The Cons of HOA Self-Management
Unfortunately, self-managed HOAs have developed a bad reputation, over time. An HOA has a lot of moving parts and can compose several challenges. However, many obstacles can be addressed by using software made for self-managed HOAs.
Laws regarding HOAs differ by state. In general, these bodies do have legal rights and can enforce them. When people purchase properties within an HOA-regulated area, they also become party to these laws. Even so, HOA leaders must follow specific guidelines when enforcing rules. There are also laws regarding the formation of HOAs and the creation of bylaws and other documentation. When professionals do not handle these processes, it can lead to compliance issues. Self-managed HOAs may mitigate compliance risks by keeping an attorney on retainer.
When professionals manage HOAs, it’s their full-time job. While some communities enjoy retirees and stay-at-home homeowners who volunteer, most HOA volunteers fulfill their duties around their full-time jobs, families, and other obligations. This can lead to sloppy management. Deadlines may pass by, missed payments may go unnoticed, receipts may go unaccounted for and phone calls often go unanswered. When disputes arise within the community, it may also become more difficult or take longer for community members to find a solution.
Many self-managed communities hinder their own efficiency by using out-of-date bookkeeping methods, like excel spreadsheets, budgeting software not built for HOAs, or even plain ink and paper. Empowering volunteers with the right tools can help them stay organized and on top of their duties.
Unfortunately, when community members work closely together and get to know each other, friction can occur. Some individuals may either begin to compete with each other or make complaints against each other. Rivalries may become especially prevalent when electing people to serve on the board. This may lead to personal problems filtering into the management of the HOA. Hiring professionals eliminates this problem because outside property managers rarely live within the actual community.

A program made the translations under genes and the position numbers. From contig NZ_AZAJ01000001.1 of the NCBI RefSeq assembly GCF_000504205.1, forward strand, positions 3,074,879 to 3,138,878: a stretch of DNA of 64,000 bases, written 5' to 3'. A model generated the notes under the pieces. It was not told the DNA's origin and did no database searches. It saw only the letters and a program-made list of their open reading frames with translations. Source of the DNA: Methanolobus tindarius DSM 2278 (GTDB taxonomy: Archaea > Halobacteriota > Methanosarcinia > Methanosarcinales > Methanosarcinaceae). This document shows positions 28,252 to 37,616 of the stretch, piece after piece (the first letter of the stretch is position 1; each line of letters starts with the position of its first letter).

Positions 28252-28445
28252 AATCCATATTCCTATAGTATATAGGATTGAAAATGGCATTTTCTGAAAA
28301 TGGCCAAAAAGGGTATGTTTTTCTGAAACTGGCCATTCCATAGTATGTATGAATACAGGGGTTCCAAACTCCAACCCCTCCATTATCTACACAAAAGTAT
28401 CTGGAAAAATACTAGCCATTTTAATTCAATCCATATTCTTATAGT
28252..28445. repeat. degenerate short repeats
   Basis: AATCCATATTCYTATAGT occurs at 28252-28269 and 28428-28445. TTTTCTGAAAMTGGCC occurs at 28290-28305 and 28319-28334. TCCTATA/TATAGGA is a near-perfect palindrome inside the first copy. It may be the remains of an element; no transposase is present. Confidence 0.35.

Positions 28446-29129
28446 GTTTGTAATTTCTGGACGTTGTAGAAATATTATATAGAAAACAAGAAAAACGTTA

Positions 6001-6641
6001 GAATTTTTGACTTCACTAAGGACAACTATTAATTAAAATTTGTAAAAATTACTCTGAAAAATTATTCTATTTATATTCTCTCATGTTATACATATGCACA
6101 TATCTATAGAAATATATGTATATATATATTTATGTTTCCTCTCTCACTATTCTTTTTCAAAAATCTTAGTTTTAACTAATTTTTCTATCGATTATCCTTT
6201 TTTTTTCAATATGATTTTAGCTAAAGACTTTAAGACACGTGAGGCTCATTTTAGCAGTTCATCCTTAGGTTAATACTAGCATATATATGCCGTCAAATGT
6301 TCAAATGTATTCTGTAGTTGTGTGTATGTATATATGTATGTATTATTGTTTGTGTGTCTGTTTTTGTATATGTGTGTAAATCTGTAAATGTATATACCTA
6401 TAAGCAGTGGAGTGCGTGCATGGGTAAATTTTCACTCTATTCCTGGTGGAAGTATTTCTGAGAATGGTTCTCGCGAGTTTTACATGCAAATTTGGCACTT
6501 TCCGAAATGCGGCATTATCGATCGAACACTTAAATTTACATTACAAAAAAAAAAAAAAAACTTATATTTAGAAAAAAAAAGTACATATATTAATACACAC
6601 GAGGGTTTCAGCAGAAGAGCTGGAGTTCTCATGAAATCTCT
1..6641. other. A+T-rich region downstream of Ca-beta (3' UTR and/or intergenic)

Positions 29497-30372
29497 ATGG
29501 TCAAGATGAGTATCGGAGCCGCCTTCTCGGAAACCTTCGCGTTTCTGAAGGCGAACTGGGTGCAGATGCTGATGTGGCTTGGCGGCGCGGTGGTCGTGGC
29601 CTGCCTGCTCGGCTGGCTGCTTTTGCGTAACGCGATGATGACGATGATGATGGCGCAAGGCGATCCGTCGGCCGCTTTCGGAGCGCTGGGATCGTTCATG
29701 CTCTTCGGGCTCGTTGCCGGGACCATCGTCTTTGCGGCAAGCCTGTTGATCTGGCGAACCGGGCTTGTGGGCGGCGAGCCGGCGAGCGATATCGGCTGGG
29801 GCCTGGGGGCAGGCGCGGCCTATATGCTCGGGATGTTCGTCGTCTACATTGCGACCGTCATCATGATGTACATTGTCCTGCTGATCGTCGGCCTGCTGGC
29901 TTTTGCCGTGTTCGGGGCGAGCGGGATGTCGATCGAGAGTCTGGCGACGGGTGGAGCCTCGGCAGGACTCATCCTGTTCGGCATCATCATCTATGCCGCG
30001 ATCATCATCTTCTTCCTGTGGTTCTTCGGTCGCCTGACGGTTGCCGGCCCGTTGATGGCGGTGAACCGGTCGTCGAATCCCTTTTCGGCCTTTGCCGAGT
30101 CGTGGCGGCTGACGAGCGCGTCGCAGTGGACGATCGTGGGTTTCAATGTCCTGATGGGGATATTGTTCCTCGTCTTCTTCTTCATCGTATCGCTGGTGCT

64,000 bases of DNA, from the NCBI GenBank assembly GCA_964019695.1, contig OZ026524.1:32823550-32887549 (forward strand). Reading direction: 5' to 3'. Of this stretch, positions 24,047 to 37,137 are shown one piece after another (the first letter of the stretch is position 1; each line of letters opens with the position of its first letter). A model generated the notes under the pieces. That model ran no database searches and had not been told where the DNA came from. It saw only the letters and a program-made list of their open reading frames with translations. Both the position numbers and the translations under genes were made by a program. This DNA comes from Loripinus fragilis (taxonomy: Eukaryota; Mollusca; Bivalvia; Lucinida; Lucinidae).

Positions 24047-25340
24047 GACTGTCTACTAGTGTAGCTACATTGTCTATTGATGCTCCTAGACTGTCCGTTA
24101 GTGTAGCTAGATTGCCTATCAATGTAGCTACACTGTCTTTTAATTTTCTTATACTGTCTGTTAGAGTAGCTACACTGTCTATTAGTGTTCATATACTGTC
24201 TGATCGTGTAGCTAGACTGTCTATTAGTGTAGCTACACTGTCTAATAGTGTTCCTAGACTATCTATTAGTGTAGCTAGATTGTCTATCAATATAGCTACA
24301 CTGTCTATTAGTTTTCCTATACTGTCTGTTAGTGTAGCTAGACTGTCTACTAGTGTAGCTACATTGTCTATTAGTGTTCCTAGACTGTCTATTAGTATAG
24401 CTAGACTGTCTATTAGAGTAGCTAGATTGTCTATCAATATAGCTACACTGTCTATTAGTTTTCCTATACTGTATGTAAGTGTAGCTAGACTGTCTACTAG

However, residents can easily find fault with a third-party management company who may issue too many violations or create rules they don’t agree with. Outsourcing HOA management doesn’t guarantee homeowner satisfaction, and displeased homeowners may still blame the HOA board for their grievances.
Because of these issues, potential homebuyers may feel wary of communities with self-managed HOAs. They may have questions about the way the neighborhood is run, but a disorganized HOA is likely slow to respond to phone calls and emails, intensifying the doubts of potential homebuyers.
Consequently, homeowners who wish to move out of the community may struggle to sell their properties. In some cases, they may feel so desperate to sell that they accept far less than the actual worth of the property.
Self-managed HOAs may reduce this problem by hiring professional secretaries to man the office and by ensuring they have up-to-date information for prospective buyers.
The Bottom Line
There is no one prescription that works best for all situations. HOA members need to take some time to determine what their priorities are and what pain points they hope to address. From there, it becomes much easier to choose an appropriate course of action. With the right tools, self-managing is much easier than HOAs may initially think. Try PayHOA risk-free for 30 days to see if self-management is truly within your community’s capability.